Re: [aroid-l] Giant Amorphs - Wilbert
- Subject: Re: [aroid-l] Giant Amorphs - Wilbert
- From: "Wilbert Hetterscheid" firstname.lastname@example.org
- Date: Fri, 13 Sep 2002 08:25:40 +0200
- Importance: Normal
Then why don't you dig in the pots and put the plants in a more
wind-protected area? hey, for phalloids you have to suffer, baby.
> -----Oorspronkelijk bericht-----
> Van: email@example.com
> [mailto:firstname.lastname@example.org]Namens email@example.com
> Verzonden: woensdag 11 september 2002 20:43
> Aan: firstname.lastname@example.org
> Onderwerp: Re: [aroid-l] Giant Amorphs - Wilbert
> No no Wilbert...
> You should know, I would rather have my skin flailed off with
> a hot branding
> iron before getting into Philos which I generally loathe.
> Now Anthuriums on the other hand...hmmmmmmmm (SMILE!)
> What can I say... I cant protect the d**n things.....
> Everything is looking
> great... 4pm comes.. they sky turns black... out of nowhere
> it is nothing but
> lightning and rain, and the ever so pleaseant 55 mile an hour
> wind.... I have
> tried stakes....big clay pots... you name it.. these things
> just arent built
> to handle any wind..... The leaf is smashed into bits.. and
> the orange or
> grapefruit sized tuber I started out with at the start of the
> season, is now
> the size of a pea!??!
> Of course with the exception of my large paeons, which seem
> to be able to
> withstand a house falling on them!
> On Wed, 11 Sep 2002 19:33:32 +0200 Wilbert Hetterscheid
> <email@example.com> wrote:
> > Some species of Amorphs have thick stalks as a
> > stable character, others are
> > thin. Of the larger species e.g. decus-silvae,
> > gigas, hewittii, annulifer
> > etc. have relatively thin stalks. Titanum,
> > paeoniifolius, koratensis, scaber
> > are among the thick-stalked ones. It's all
> > genetically proof, no
> > environmental factors involved. Having said
> > that, I have pictures of a giant
> > hewittii in Sarawak with a VERY thick petiole,
> > but then the leaf of it is 3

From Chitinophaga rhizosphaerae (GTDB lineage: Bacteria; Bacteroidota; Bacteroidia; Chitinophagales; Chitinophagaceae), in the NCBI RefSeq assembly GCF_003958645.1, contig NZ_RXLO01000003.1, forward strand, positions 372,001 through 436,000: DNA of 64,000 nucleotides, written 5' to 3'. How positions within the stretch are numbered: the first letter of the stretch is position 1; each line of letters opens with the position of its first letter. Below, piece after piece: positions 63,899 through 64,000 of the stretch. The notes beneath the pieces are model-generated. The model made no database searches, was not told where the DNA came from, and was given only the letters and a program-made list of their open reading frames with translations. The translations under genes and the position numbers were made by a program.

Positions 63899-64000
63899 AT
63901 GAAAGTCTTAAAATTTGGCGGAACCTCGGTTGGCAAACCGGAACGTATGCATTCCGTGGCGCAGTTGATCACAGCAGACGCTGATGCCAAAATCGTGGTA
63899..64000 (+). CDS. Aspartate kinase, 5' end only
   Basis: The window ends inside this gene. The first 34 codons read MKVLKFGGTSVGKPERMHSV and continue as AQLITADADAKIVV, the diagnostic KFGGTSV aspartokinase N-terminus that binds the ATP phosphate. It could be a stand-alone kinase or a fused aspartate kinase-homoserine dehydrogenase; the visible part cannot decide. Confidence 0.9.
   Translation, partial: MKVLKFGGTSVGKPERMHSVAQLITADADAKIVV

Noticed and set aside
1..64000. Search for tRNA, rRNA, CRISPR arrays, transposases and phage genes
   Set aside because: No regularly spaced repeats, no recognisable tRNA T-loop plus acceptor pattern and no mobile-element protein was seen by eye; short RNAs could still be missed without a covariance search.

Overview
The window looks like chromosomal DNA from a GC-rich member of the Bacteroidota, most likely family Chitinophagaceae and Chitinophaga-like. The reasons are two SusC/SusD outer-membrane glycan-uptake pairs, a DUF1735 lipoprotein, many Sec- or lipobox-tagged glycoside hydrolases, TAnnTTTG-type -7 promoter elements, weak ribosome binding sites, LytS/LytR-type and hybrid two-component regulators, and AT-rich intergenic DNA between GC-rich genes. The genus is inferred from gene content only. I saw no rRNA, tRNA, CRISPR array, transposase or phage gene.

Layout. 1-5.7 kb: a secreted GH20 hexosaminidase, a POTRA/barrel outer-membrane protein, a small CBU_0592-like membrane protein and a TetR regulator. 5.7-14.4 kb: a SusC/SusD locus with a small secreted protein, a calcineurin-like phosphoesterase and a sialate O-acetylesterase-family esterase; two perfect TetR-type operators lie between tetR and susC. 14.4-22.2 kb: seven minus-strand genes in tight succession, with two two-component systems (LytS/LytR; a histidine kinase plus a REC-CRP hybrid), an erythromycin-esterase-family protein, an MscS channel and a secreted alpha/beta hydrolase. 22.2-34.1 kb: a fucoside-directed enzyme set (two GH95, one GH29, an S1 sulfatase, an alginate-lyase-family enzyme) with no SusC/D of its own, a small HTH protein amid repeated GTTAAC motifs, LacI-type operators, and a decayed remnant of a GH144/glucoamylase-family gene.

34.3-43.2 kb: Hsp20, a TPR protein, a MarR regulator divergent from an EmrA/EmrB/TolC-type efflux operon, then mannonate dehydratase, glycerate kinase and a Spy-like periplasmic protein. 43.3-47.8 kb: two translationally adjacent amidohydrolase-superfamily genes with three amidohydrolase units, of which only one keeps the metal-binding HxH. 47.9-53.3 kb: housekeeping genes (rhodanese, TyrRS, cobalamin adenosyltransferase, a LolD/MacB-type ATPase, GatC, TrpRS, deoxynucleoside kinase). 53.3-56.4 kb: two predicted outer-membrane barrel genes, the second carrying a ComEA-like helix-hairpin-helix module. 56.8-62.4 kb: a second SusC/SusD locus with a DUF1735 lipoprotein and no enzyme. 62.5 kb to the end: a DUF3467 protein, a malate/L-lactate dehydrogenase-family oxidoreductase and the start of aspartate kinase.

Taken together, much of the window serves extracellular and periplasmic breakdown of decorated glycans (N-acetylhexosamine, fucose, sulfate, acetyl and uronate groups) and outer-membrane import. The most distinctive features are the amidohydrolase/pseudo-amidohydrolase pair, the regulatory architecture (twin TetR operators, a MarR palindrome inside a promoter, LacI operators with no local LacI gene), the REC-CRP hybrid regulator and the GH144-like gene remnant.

> > meter high!!!!!!
> > So, now that you robbed me blind of
> > Amorphophalluses, you're going to get
> > rid of them again???????????? Just DON'T tell
> > me you switch to
> > Philodendrons.................
> > Lord Protector of Phalloids
> > > -----Oorspronkelijk bericht-----
> > > Van: firstname.lastname@example.org
> > > [mailto:email@example.com]Namens
> > firstname.lastname@example.org
> > > Verzonden: woensdag 11 september 2002 15:24
> > > Aan: email@example.com
> > > Onderwerp: [aroid-l] Giant Amorphs - what a
> > shame.
> > >
> > >
> > >
> > > Since we have been discussing the giant
> > amorphs.. I am
> > > curious as to why some
> > > of the giants seem to stay very "thin" until
> > they are "VERY" big.
> > >
> > > For example, plants like paeonifolius are
> > strong and stocky
> > > even when they are
> > > small. My largest are huge with a base
> > diameter of something
> > > crazy like 10-12
> > > inches. They withstand the elements with no
> > problem, be it
> > > thrashing wind,
> > > rain etc..
> > >
> > > Now my largest hewitii has finally come up
> > (fabulous, just in
> > > time for the
> > > temps to drop). I measured it this past
> > weekend at 6.5 feet
> > > tall...it looks
> > > like a tree, although it is probably 3-4
> > inches in diameter
> > > at the base. It
> > > is in a protected position on my patio so it
> > has a "chance"
> > > of survival,
> > > although if I put it out with the other
> > amorphs I am sure one
> > > good wind gust
> > > would destroy it... as did my 5 foot lambii
> > which was
> > > demolished by a 10
> > > minute rainstorm.
> > >
> > > It is for this reason that I am considering
> > scaling my Amorph
> > > collection down
> > > dramatically when all go dormant... I guess
> > anyone interested
> > > should keep
> > > their eyes open for my announcement.
> > >
> > > Marc